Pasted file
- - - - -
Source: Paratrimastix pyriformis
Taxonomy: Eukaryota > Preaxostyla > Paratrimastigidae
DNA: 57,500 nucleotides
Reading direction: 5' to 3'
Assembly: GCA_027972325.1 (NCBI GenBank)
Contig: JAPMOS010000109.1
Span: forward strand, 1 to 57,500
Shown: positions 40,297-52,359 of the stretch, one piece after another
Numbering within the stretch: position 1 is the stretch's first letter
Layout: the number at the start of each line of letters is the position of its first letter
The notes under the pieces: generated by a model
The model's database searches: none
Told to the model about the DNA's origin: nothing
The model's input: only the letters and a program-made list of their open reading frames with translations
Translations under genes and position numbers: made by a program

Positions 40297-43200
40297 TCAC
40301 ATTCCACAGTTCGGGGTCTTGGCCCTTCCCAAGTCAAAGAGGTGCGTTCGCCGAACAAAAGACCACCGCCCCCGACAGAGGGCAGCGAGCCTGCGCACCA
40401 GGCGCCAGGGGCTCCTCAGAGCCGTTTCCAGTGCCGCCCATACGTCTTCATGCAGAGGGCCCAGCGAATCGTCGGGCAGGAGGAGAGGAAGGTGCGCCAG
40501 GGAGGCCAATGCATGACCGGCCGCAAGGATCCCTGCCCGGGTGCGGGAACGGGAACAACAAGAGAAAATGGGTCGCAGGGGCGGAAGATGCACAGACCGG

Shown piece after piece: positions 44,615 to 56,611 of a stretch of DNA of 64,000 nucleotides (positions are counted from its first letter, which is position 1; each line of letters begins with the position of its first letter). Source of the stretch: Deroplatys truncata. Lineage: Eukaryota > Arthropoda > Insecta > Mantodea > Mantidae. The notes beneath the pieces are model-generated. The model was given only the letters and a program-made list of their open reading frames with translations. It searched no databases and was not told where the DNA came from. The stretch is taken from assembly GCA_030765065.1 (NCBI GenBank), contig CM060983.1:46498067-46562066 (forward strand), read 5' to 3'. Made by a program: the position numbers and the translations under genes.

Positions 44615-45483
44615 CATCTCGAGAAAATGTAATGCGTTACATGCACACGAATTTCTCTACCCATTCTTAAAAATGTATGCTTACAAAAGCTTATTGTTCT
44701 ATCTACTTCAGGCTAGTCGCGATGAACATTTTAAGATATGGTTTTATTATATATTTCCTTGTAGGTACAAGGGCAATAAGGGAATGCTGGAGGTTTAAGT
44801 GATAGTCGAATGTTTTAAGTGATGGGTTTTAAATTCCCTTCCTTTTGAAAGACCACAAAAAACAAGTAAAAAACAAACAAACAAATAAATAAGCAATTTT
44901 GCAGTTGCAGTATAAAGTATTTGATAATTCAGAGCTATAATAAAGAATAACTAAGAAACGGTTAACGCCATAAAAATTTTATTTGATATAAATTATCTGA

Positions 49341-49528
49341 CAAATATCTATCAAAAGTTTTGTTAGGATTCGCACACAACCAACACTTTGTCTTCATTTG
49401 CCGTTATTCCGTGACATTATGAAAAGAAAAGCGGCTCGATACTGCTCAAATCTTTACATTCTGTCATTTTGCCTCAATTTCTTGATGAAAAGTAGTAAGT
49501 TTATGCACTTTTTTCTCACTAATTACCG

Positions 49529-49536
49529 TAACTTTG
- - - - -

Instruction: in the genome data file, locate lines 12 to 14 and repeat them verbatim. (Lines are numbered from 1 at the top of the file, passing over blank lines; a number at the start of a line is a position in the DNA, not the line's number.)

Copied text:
The model's database searches: none
Told to the model about the DNA's origin: nothing
The model's input: only the letters and a program-made list of their open reading frames with translations